When you go to the ballpark to catch a baseball game, one of the most common sight of America’s favorite pastime is the beerguy. He goes up and down selling his drinks helping the fans cool down a little. In Chicago, that’s exactly Adam Carter’s job. He is there at Wrigley stadium and The Cell. White Sox or Cubs doesn’t matter and he has been doing this job for more than 15 years. But what happens when the season is over?
Adam doesn’t stay much in Chicago. He heads to underdeveloped countries and give away his profits. He started doing this in 2003 and has been going to a different place every year since. Don’t think that he is just a disorganised lunatic. Quite the opposite.
Born and raised in Chicago, Adam holds an Anthropology degree from the University of Michigan and a Masters degree in International Development from George Washington University in DC. In between those two degrees, Adam traveled extensively around the world and was profoundly affected by the poverty he found himself face-to-face with. Then he wondered, as a simple beerguy what he could do.
Through his non profit Cause & Affect, Adam raises money during the baseball season. Then he chooses a specific place he wants to support and through his contacts he finds a well run non profit that needs funds. He usually by-passes the big NGO and heads directly to the place he has chosen. There, collaborating with the non profit chosen earlier, he helps them by giving the much needed funds he raised. He also give a hand with his own time, trying to understand the best ways to fight poverty.
Throughout the years, Adam has assisted local projects in countries such as Brazil, Cambodia and Colombia and spent last off-season in West Africa, where he helped under-equipped schools, under-funded health clinics and local children’s organizations in seven countries. That’s what I call stepping up to the plate
This is a guest post by Jaspreet Singh Sahni, a journalist from India. You can enjoy his writing at his blog, Star of the Day.
His movement may be restricted but his determination knows no limitation and that eggs him on to perform like a man on a mission, at times outshining his able-bodied counterparts, on the badminton court.
Tarun Dhillon is just 12 and he is visibly different from others, not because of his disability but his ability to overcome it. He was 8 when he met an unfortunate accident that seriously injured his right knee. His movement got restricted and ultimately the knee had to be operated upon, twice. Though the first surgery was unsuccessful, the second seemingly went well. “The second surgery was slightly more successful as I regained movement, but my knee was still jammed,” Tarun clarifies.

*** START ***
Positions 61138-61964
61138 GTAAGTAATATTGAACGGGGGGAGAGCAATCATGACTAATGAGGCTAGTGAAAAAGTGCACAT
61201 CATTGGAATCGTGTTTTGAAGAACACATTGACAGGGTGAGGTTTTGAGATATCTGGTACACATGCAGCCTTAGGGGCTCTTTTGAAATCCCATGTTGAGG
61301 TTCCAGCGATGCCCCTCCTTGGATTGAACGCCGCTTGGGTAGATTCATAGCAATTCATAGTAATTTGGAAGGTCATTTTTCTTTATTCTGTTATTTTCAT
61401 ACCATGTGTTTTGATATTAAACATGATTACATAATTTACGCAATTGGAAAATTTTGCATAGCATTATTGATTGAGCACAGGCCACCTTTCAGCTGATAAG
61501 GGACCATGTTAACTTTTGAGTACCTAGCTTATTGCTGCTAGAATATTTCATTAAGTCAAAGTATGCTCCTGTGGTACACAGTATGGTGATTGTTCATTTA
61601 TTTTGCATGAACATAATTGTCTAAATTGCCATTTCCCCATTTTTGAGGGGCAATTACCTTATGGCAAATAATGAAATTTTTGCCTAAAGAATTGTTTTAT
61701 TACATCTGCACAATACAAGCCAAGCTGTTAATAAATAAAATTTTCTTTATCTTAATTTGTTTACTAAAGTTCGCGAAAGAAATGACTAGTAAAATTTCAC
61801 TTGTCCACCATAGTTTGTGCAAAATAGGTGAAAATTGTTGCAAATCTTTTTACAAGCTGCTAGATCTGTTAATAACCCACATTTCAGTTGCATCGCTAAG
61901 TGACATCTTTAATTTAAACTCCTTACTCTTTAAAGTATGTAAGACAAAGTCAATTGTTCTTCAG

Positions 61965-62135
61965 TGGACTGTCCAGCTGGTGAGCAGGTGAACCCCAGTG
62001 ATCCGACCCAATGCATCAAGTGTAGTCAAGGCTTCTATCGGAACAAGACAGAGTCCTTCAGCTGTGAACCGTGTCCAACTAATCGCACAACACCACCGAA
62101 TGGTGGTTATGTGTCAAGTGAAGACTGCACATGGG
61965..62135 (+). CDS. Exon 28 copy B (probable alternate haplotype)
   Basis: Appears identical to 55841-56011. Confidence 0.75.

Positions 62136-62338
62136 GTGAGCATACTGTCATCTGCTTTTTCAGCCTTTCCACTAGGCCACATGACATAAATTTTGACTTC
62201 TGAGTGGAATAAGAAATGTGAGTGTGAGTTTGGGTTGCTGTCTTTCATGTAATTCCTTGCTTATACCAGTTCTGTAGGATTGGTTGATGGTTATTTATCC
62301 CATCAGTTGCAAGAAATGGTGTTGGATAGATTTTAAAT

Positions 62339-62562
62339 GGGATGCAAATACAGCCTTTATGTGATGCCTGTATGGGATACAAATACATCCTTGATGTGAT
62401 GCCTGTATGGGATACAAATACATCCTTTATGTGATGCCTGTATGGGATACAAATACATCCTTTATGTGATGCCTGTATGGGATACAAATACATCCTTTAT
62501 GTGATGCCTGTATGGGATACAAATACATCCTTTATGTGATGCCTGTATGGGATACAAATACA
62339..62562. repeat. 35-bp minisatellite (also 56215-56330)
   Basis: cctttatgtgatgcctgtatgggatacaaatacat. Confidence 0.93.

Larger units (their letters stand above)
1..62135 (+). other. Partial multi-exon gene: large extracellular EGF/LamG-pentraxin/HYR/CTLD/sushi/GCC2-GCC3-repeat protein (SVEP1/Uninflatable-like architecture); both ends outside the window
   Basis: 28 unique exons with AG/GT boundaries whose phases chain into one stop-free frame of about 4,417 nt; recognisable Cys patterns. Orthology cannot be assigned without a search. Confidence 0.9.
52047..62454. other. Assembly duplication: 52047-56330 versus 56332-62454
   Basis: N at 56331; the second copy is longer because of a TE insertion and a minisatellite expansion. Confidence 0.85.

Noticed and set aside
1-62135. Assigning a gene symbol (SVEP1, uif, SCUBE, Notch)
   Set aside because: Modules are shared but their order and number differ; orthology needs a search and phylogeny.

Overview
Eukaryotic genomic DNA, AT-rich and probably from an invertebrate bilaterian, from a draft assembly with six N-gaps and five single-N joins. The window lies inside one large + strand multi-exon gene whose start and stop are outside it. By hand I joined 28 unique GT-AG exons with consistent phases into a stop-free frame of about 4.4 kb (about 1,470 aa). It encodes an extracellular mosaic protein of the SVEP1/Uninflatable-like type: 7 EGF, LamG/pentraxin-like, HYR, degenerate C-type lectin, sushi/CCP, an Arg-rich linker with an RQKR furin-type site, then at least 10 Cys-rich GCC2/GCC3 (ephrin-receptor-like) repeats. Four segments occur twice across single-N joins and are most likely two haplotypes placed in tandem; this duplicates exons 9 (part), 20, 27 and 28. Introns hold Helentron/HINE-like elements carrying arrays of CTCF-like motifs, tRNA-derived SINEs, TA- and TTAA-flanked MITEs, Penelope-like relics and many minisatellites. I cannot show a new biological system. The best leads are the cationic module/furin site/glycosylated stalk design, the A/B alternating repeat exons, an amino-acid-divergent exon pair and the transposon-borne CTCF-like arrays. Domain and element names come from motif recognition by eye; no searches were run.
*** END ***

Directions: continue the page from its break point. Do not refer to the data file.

It was a year later, at 9, when he turned to badminton. “I picked up the racquet because it exercises every part of your body. My coach Rajiv Mehra has helped me a lot. Although my movement is comparatively slower than the rest on court, I just love the game,” Tarun said. His tenacity echoes in his statement: “I constantly like to challenge myself against those with no disability. It should never stop somebody from doing what they love.”
His resolve is there for everybody to see in his achievements as he began making his mark at the school and junior levels. At 11, Tarun was crowned India’s number one shuttler in the physically challenged category for juniors. Along the way, he became a gold medalist in the national championships in singles, doubles and mixed doubles events.
With success touching his feet, he landed into the hands of Prakash Padukone (former Indian international) at his academy to train for Asia cup for the disabled last December. While he finished third in the doubles event, he lost to a 35-year-old Malaysian veteran in the singles.
“When I first saw Tarun, I realised that he wanted to prove to the world that his disability is only physical. I have been coaching him since he picked up the sport. I have been training him mainly on his movements but his courage, skill and determination are extraordinary to say the least,” says his coach.
Via Star of the Day